Last week I received the result
of my WSET level 3.
I got a pass with distinction
for both parts of the exam,
and the theory.
So, keeping up the tradition
I started with level 2,
this post summarises my advice
for anyone out there
thinking about level 3.
Automating your release process
eliminates tedious busywork
and reduces the likelihood of mistakes
when cutting a new release.
There are plenty of off-the-shelf solutions available,
but this post will show
how easy it is to build your own release script
and why the end result can be better
than using a generic, third-party option.
Throughout the post
I'll use the case study
of some recent work we did
to automate the release process
to provide concrete examples
of what I'm talking about.
the Firefox Accounts (FxA) codebase
was organised as separate repositories
because it's deployed as separate microservices
that arrangement caused us
some nagging issues
so we decided to migrate the code
to a monorepo instead.
This post discusses
why and how we did that,
and how things turned out
in the end.
2019 will be a big year for Firefox Accounts,
with it forming the cornerstone
of Mozilla's plan for growth as a platform.
So we're hiring right now
for the position of
Senior Software Engineer on the FxA team.
Along with all the fun, creative stuff
it enables you to do,
programming sometimes requires you to carry out
boring and repetitive editing operations.
If those operations are uniformly applicable,
it's straightforward to automate them
using regular expressions
and a tool like sed,
or :%s/foo/bar/g in vim-speak.
But sometimes a regex can't express
the pattern you want to match against
and on those occasions,
vim macros can come to the rescue.
with functional programming idioms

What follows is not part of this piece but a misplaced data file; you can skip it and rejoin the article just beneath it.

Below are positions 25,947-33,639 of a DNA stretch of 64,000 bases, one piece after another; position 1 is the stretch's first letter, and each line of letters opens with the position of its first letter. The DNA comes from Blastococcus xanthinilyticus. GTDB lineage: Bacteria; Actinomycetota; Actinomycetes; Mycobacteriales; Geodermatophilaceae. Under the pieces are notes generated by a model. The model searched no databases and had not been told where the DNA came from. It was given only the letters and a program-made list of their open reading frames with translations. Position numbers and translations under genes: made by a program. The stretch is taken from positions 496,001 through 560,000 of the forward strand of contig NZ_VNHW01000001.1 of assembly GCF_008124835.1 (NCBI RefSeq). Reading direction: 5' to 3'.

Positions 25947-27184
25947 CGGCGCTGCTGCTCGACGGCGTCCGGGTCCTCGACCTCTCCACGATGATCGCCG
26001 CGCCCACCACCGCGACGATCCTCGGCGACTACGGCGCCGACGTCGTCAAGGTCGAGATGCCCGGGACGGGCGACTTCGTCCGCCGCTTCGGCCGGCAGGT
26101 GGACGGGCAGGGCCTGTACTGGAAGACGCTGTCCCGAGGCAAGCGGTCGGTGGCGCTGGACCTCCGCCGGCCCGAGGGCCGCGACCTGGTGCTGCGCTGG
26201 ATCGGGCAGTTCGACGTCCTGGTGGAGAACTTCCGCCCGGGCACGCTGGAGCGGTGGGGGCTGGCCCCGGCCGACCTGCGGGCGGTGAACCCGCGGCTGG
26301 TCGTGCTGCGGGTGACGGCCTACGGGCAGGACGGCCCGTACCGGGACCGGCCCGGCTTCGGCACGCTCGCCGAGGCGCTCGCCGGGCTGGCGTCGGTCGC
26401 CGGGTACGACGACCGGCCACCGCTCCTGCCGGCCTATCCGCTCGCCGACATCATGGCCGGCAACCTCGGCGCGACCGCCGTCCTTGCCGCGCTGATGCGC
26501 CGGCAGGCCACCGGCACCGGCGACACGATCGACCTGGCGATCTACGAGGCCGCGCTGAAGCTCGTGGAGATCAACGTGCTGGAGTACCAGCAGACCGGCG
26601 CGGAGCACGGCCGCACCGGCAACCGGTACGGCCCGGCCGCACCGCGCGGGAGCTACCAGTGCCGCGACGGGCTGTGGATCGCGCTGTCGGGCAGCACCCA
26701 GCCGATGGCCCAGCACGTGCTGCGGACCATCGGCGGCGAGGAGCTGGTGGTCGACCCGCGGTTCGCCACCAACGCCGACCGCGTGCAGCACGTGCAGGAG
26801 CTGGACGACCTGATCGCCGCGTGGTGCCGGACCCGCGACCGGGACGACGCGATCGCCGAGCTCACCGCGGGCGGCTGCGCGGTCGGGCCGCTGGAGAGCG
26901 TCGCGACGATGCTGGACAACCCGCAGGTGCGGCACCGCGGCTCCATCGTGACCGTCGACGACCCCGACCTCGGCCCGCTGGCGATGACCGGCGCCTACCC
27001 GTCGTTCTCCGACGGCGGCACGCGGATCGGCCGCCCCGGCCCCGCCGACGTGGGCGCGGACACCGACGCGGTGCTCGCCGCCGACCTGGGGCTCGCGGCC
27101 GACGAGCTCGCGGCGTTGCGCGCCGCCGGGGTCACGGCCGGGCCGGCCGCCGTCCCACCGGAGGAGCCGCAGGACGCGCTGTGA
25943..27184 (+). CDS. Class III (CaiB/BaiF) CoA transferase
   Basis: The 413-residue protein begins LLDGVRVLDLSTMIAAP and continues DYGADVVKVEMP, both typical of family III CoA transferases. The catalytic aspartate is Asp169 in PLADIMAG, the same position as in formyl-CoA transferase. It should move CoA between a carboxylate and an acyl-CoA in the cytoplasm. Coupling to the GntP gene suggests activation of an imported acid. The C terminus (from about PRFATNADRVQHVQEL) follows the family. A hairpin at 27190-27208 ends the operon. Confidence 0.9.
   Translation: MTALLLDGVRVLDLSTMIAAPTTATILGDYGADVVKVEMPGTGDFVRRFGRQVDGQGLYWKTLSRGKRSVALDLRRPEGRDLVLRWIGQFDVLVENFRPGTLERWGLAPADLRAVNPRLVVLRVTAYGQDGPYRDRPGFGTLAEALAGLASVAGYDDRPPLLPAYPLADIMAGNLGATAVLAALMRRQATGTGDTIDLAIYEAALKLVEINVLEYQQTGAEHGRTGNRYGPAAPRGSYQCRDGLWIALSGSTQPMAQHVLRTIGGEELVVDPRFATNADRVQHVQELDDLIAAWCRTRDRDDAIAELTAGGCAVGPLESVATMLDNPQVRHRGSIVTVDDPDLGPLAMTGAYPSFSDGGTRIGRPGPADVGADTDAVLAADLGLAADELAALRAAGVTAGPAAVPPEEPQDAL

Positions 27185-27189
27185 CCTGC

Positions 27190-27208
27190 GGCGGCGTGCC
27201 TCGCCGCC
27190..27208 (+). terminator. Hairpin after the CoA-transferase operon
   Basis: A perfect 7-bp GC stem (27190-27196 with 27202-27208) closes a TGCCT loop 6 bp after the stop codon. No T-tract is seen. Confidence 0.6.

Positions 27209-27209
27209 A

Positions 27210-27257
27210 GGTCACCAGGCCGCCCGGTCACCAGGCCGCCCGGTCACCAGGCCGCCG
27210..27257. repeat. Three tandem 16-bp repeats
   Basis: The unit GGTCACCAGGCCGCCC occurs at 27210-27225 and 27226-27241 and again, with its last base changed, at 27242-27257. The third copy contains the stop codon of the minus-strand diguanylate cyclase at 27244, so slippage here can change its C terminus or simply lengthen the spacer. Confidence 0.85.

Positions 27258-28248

to control concurrency
without recourse to 3rd-party libraries.
This post contrasts two such patterns
that enable you to process data
either concurrently or serially,
with back-off and retry logic
in the event of errors occurring.
and it's easy to forget
about all the cool stuff you did
or lessons you learned.
But source control makes it easy
to go back and remind yourself,
so I thought I'd take a moment
to look back and summarise
my past year in code.
For Christmas I bought myself a Garmin Forerunner 645,
after becoming irritated to the point of distraction
by my Polar Flow M430.
Now that I've used the Garmin
for a few weeks,
this is my compare-and-contrast review
of the two devices.
Recently I sat my WSET level 2
and did pretty well.
I scored 90% in the exam,
which is a pass with distinction.
Based on that experience,
these are my tips
for anyone else planning
to take the course.
About a month ago,
we had an outage
caused by a slow-running query in MySQL.
This particular slow query
wasn't spotted when it was deployed
because it depended on data
inserted by client browsers
and the related preference in Firefox
was not enabled at that point.
A few weeks after it shipped,
the client pref was flipped on
and as the table grew,
it slowed down MySQL increasingly
until the whole of Firefox Accounts
And of course,
because Sod's Law
is one of the fundamental forces of nature,
this happened late on a Friday night.
There were some complicating factors
that slowed down diagnosis,
but it's also fair to say
we could have caught it at source
with an EXPLAIN of the offending query
during code review.
Because of that,
I decided to try and automate
EXPLAIN checks for our MySQL queries.
Refactoring boilerplate code is always easy
in dynamically-typed languages,
but sometimes takes a bit more effort
when constrained by strong typing.
This is something I was puzzling over recently,
when the penny dropped for me
about how Rust's macros
can be used to bridge the gap.
Let's say you have a huge amount of JSON data
and you want to parse values from it in Node.js.
Perhaps it's stored in a file on disk
or, more trickily,
it's on a remote machine
and you don't want to download the entire thing
just to get some data from it.
And even if it is on the local file system,
the thing is so huge that reading it in to memory
and calling JSON.parse
will crash the process
with an out-of-memory exception.
Today I implemented a new method
for my async JSON-parsing lib, BFJ,
which has exactly this type of scenario in mind.
"Bad performance hurts user engagement"
is a sentiment that feels intuitively true
but can be hard to sell in product conversations.
The best way to persuade a non-believer
is to point them at hard evidence
and for that you need
to do a few things
with your performance data.